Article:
## Re: [hackers-il] I want to believe

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• ... First, the square root of the variance (the standard deviation) gives a more meaningful measure... Second, I don t see what the high variance has anything
Message 1 of 2 , Feb 20, 2001
On Tue, Feb 20, 2001, Chen Shapira wrote about "[hackers-il] I want to believe":
> Well, this particular test, had 18 questions, a right answers gives you 6
> points, a wrong one substracts 2.
> Lets assume I came to the test with 75% knowledge.
> So each question I get right with 0.75 probability.
> The expectancy of my score is quite reasonable - 72.
> The variance on the other hand is 6048 (18 independent questions each with
> variance of 12).
> Unless I had an error of calculations, this is an extremely high variance,
> meaning that a test score has low chance of reflecting my actual knowledge.

First, the square root of the variance (the standard deviation) gives a
more meaningful measure...

Second, I don't see what the high variance has anything to do with the
correlation between the score and your knowledge! I mean, if you answered
questions by random, then you're right - you'd expect a crazy distribution
of random scores, ranging from -36 to 108 with a high variance. But that's
not what happens: assume you have a intrinsic success fraction A (e.g., 0.75 in
your previous example), and a small chance of making errors on questions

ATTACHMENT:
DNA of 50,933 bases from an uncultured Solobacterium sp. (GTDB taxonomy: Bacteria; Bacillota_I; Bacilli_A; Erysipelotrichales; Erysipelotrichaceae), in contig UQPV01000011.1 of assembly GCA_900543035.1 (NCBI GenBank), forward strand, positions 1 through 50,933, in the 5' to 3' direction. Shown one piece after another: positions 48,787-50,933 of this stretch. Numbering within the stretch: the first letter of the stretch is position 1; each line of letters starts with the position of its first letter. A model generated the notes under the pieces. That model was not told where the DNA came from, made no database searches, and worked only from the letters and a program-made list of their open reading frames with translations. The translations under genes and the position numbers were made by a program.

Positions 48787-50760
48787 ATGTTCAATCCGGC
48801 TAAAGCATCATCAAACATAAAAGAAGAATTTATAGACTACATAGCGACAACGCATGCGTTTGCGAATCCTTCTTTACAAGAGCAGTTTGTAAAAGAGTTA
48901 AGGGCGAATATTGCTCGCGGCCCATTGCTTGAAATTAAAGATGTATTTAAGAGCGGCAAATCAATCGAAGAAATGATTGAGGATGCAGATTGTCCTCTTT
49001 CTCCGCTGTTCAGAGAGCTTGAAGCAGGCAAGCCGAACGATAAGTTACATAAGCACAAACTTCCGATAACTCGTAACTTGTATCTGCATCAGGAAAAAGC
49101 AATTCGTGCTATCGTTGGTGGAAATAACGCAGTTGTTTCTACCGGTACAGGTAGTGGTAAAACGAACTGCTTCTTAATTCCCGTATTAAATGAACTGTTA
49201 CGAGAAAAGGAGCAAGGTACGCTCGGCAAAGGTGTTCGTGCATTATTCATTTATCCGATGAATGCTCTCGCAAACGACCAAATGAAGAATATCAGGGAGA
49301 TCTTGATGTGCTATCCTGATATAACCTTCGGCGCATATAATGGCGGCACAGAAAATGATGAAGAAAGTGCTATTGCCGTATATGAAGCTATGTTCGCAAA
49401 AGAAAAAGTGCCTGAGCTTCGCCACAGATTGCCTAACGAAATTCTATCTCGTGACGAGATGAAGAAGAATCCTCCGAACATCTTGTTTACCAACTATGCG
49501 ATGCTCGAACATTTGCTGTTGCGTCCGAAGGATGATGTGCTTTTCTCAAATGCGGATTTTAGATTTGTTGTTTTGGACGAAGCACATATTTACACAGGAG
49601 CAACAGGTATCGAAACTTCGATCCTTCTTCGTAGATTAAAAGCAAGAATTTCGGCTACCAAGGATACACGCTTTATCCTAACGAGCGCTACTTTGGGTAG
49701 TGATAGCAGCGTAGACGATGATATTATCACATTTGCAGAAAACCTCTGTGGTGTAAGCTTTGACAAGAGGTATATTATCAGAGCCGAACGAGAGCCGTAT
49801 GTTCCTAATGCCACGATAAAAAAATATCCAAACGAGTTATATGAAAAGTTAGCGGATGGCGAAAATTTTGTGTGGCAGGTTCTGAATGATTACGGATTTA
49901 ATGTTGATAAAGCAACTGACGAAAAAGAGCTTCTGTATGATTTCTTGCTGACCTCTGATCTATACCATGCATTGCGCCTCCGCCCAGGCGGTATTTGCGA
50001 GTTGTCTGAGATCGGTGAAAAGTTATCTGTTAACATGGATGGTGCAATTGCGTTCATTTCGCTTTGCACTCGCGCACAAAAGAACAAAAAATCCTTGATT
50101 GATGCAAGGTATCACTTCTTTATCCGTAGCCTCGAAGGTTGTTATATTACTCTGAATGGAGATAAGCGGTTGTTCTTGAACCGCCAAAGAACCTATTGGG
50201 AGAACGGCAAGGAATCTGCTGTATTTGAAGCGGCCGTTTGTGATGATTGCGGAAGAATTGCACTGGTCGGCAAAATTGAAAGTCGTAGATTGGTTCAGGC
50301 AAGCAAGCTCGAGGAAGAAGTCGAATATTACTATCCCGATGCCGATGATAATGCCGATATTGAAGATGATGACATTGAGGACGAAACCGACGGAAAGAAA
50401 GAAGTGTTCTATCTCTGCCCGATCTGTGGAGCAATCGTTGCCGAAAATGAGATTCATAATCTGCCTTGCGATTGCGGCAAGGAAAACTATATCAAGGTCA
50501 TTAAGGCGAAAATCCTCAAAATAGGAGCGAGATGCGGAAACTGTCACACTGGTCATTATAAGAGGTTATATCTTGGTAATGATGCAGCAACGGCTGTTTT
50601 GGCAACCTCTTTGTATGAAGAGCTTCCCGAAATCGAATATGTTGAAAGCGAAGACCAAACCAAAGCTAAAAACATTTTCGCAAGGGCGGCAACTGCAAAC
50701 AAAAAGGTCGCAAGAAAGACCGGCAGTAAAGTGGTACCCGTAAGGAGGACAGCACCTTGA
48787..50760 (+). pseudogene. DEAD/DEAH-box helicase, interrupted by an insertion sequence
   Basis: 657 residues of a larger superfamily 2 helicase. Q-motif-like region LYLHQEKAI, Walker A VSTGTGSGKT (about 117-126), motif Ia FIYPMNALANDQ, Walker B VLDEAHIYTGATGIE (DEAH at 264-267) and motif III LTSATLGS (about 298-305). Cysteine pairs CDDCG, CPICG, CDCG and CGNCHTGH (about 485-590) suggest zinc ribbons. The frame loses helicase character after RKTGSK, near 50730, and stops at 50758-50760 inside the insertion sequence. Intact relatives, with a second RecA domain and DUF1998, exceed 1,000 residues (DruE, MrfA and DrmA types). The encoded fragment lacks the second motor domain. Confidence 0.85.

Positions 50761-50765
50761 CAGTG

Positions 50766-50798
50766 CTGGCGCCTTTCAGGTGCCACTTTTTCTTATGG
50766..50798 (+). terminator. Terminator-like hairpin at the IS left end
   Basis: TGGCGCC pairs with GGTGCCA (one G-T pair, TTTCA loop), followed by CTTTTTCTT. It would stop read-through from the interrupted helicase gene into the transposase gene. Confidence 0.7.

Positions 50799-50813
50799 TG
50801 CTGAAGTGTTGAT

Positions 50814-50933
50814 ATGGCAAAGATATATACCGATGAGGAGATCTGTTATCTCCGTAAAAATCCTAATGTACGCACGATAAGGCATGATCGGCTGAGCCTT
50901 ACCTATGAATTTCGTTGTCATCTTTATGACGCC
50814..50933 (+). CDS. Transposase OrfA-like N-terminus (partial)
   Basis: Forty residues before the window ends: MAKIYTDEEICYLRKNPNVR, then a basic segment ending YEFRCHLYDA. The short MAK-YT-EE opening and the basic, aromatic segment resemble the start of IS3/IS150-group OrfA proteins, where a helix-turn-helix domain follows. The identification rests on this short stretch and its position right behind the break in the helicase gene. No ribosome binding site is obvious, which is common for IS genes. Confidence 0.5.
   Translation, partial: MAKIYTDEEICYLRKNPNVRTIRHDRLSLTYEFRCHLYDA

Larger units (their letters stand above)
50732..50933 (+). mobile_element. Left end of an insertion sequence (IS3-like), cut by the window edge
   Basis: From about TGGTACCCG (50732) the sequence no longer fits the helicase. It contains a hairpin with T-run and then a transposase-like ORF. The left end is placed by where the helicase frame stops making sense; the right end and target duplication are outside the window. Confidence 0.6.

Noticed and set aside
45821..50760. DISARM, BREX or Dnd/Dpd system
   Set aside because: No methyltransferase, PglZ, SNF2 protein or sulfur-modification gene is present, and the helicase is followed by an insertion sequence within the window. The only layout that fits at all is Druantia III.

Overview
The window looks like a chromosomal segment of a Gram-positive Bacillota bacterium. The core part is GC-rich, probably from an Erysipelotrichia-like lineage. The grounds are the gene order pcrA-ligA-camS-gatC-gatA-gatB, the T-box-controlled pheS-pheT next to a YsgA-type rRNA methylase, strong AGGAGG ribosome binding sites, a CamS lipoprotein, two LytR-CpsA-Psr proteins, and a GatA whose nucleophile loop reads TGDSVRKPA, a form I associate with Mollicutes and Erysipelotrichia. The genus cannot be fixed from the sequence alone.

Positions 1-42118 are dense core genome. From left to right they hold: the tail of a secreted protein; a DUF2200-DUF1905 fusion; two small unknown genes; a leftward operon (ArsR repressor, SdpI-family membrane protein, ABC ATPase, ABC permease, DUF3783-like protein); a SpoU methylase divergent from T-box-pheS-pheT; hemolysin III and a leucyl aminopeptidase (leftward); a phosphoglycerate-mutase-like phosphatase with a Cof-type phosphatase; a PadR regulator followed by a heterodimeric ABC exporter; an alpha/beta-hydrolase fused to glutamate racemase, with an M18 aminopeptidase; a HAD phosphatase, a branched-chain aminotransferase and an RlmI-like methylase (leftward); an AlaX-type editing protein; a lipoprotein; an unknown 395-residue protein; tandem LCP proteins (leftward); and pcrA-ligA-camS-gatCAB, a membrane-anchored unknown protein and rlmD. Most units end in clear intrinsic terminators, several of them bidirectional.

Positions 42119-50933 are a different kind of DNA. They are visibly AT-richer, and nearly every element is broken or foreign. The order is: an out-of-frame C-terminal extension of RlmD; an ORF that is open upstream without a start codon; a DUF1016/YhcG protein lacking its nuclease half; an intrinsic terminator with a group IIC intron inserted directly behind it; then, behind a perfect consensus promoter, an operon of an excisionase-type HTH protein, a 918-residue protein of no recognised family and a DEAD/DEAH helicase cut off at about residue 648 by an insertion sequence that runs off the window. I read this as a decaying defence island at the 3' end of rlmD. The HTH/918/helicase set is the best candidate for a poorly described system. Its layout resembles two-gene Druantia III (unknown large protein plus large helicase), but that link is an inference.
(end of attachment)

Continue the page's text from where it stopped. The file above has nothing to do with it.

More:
you ought to know or succeeding in questions you ought not to know.
This small chance means that A is no longer a constant, but rather a random
variable with a narrow variance (not that it doesn't have anything to do
with the variance you calculated).

So, if A is gaussian with a mean 0.75 and standard deviation, say, 0.05,
then you can calculate your score to be roughly
S = 18*6*A - 18*2*(1-A)
or
S = 144*A - 36

If you had a success rate A=0 (a constant distribution), you'd get -36,
if you had a success rate A=1 (a constant distribution), you'd get 108
(your teacher invented these weird limits)

But in our example, where A is a gaussian with mean 0.75 and stdandard
deviation 0.05, you'd get that the expected value of S is 144*0.75-36,
or 72 (as you calculated), and a standard deviation of 144*0.05, or 7.2
points.

It's only slightly higher than the 5 point standard deviation you'd "expect"
when you chose 0.05 as a standard deviation for A, and it is higher only
because your range (-36..108) is higher than the range 0..100.

So I don't see why you think this test can't reflect your knowledge.

--
Nadav Har'El | Tuesday, Feb 20 2001, 28 Shevat 5761
nyh@... |-----------------------------------------
Phone: +972-53-245868, ICQ 13349191 |I love deadlines. I love the whooshing
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